The Human Factor: When losing older workers leads to obsolescence
Ask anyone who drives an older car. As the system ages, it develops its own quirks. You have to jiggle the shifter in park to get the keys out of the ignition. You have to pump the gas twice before it starts up on a cold day. The AC has to be turned off when going up a steep hill on days over 96 degrees. A particular brand of brakes work better when driving in California, as opposed to Montana. You know that you can get away with just 2/3rds of the thread on the bolts, but only for 6 weeks.
In short, you know that system inside and out: all the bugs, the features, and quirks that impact operation and repair.
Unless your mechanic is into vintage cars, though, he’s not going to relish working on an older vehicle. A younger mechanic may tell you the car is “old” and you’re better off just getting a new one – just when the old one was about to become a “classic.”
Not everyone, however, wants to — or can afford to — just buy a new car. The same goes for trying to sustain a legacy mission-critical system.
At a time when UAVs are a priority, funding is difficult for a replacement board in a Navy submarine from 1973. It’s not uncommon for companies to save on the cost of passing on sustaining support knowledge to new generations of engineers, instead relying on the ingenuity of a shrinking group of more experienced engineers. Indeed, RoHs was implemented before some young engineers were even out of high school, and we see nuclear power plants that have been running since 1969, — before some were even born.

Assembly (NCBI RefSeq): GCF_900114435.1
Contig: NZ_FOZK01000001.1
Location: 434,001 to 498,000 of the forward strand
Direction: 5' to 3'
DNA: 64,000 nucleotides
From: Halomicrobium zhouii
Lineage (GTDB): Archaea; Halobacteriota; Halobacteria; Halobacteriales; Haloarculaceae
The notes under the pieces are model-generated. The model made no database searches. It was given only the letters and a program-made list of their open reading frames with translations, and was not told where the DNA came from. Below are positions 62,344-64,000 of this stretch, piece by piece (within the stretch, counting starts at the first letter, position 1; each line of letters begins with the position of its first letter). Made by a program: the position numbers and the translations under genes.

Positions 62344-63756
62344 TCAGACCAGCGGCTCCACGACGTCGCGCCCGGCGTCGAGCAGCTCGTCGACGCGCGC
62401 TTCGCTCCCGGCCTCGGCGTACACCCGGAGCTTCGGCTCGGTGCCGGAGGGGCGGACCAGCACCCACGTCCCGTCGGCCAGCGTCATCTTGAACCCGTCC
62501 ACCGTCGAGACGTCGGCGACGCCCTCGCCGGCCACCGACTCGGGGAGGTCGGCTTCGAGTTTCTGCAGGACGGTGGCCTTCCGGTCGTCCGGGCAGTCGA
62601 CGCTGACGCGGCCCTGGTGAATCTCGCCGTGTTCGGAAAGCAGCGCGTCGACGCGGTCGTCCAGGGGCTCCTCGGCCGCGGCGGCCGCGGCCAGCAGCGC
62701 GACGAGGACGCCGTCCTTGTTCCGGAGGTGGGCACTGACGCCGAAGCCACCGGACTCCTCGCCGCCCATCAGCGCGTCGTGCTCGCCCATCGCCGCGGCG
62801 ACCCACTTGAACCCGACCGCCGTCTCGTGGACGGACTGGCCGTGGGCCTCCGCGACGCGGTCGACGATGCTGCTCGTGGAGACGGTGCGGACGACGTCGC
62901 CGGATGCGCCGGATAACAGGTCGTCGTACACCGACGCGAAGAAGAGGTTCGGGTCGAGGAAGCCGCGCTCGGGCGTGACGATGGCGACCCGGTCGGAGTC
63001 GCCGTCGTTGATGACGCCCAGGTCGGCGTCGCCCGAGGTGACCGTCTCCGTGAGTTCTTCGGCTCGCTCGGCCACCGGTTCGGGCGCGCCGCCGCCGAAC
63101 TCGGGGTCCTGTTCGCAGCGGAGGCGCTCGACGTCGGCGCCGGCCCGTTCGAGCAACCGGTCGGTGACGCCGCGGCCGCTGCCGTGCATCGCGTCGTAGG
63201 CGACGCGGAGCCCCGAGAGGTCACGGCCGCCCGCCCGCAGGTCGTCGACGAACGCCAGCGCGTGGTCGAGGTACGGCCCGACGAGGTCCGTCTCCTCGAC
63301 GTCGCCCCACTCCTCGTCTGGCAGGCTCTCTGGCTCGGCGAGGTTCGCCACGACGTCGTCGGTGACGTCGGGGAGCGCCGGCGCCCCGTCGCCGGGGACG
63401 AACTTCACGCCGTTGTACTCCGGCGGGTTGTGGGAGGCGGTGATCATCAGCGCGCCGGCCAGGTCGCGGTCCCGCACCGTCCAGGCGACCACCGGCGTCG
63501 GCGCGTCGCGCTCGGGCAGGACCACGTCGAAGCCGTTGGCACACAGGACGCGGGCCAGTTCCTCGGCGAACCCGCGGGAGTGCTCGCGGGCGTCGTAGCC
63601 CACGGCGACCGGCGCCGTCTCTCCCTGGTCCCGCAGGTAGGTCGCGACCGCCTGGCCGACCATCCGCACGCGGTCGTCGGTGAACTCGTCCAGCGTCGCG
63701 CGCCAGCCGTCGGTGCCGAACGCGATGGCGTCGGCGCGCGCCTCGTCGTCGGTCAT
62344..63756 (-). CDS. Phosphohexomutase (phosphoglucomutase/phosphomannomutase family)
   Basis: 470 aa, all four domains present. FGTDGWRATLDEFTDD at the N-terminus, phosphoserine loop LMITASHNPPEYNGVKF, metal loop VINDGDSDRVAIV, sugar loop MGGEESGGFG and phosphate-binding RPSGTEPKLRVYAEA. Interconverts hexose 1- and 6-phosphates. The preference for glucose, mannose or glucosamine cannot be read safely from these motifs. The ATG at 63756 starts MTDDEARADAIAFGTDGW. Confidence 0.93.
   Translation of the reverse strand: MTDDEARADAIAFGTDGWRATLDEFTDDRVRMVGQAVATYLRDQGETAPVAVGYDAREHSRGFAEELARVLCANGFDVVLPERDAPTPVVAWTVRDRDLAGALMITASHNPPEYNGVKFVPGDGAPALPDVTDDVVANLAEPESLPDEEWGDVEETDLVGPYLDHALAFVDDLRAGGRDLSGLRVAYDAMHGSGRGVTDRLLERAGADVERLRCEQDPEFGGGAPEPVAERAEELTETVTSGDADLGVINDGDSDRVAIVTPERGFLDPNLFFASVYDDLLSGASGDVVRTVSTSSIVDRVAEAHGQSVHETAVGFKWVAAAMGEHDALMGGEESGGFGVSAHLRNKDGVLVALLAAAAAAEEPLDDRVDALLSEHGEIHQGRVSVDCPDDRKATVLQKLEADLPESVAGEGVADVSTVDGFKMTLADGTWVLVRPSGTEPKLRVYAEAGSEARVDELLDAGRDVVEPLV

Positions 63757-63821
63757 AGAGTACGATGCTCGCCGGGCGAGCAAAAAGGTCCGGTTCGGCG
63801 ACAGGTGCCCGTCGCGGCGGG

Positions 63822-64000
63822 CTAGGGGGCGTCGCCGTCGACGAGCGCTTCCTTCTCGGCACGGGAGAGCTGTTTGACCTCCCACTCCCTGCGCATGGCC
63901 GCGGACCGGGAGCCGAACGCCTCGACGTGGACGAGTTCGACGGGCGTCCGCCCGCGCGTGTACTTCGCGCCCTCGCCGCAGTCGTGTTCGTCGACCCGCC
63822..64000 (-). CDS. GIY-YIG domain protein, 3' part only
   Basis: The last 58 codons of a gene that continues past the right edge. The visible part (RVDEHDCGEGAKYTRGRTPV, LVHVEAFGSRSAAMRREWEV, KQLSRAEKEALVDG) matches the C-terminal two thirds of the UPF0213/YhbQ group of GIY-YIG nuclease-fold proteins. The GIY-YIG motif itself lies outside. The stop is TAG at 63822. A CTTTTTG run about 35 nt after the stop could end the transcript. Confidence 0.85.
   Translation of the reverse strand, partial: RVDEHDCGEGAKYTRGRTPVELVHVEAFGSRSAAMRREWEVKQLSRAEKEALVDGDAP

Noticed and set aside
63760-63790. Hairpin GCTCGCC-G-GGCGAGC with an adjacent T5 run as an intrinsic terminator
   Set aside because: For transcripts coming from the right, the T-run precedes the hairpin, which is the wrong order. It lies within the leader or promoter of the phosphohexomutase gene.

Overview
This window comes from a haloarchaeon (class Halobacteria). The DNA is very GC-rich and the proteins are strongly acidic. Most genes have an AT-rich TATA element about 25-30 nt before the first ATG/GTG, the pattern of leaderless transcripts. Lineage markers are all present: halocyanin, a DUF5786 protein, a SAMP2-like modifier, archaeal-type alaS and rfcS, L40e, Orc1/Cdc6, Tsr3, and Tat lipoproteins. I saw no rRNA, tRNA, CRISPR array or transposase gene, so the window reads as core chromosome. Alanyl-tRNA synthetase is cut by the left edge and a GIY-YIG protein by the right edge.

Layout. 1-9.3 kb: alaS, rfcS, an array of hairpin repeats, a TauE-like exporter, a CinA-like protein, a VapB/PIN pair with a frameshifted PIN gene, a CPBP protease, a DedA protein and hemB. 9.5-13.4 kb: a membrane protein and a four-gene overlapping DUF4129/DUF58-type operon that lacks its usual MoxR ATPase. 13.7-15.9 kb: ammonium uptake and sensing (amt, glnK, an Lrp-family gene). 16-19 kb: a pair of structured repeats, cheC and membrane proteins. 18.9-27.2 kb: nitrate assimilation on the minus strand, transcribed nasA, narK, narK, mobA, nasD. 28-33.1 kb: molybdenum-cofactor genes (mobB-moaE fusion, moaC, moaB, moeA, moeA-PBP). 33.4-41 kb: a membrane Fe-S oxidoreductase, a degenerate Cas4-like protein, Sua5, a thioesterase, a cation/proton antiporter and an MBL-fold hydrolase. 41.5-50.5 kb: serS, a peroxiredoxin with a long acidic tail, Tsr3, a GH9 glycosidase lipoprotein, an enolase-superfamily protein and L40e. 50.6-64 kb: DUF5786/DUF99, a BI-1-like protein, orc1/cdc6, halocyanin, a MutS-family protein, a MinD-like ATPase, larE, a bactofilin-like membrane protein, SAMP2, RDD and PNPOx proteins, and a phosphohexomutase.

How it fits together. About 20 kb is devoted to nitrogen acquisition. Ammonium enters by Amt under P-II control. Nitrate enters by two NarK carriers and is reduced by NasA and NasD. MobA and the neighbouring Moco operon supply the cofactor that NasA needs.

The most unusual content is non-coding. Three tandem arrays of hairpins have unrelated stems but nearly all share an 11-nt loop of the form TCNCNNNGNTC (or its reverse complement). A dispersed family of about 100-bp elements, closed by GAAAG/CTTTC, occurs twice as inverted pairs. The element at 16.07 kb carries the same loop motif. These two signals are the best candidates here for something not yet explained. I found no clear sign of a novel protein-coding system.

Traditionally, the dialogue around obsolescence has been focused on keeping access to critical IP, or being able to acquire needed components. But what also needs to be considered is the human factor necessary to sustain these legacy systems.
Legacy systems aren’t getting any easier to sustain. Today, as the workforce ages, the engineers who know those mission-critical systems inside and out have been retiring for years…and will continue to do so. The challenge faced by program and engineering managers alike is how to feasibly “institutionalize” this know-how, in a time of rapidly shrinking budgets.
Handling this challenge proactively can ensure your perpetual access to necessary IP, and is a wise option to consider. We’ve seen that being proactive is often the difference between ongoing legacy success, and a legacy system at risk.
The GDCA Team